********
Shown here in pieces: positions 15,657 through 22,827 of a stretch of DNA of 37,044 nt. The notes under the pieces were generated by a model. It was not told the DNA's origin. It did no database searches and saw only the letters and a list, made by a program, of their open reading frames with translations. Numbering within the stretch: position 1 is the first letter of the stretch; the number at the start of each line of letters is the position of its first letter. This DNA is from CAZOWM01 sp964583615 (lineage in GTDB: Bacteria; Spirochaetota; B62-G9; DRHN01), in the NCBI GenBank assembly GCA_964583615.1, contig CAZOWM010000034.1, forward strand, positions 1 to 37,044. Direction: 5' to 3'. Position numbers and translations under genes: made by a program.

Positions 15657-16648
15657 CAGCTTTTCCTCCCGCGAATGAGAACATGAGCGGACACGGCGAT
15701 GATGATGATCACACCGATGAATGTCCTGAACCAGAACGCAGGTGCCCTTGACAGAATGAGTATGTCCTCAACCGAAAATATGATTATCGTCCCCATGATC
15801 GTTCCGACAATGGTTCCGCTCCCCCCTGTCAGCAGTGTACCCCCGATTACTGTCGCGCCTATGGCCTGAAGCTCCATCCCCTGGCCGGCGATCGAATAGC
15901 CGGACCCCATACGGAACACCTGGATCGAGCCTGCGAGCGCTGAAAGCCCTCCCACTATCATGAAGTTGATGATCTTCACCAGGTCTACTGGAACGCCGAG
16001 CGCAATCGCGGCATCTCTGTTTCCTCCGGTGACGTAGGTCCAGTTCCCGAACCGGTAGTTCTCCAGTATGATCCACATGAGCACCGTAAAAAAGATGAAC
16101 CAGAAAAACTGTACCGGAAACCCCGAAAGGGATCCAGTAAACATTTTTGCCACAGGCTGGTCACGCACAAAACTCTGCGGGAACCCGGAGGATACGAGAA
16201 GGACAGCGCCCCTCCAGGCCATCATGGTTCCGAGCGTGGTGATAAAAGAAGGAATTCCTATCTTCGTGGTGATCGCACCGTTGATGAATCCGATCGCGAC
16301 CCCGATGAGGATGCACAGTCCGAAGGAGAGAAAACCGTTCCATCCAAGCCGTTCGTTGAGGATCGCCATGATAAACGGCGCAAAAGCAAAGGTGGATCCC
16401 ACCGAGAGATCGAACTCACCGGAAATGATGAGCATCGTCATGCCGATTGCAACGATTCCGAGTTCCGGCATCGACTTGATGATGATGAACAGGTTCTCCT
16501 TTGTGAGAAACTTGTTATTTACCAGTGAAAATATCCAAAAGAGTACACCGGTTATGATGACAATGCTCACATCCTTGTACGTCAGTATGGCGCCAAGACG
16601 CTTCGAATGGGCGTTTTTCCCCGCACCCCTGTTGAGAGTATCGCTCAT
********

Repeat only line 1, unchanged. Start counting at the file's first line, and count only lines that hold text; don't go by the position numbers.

Shown here in pieces: positions 15,657 through 22,827 of a stretch of DNA of 37,044 nt. The notes under the pieces were generated by a model. It was not told the DNA's origin. It did no database searches and saw only the letters and a list, made by a program, of their open reading frames with translations. Numbering within the stretch: position 1 is the first letter of the stretch; the number at the start of each line of letters is the position of its first letter. This DNA is from CAZOWM01 sp964583615 (lineage in GTDB: Bacteria; Spirochaetota; B62-G9; DRHN01), in the NCBI GenBank assembly GCA_964583615.1, contig CAZOWM010000034.1, forward strand, positions 1 to 37,044. Direction: 5' to 3'. Position numbers and translations under genes: made by a program.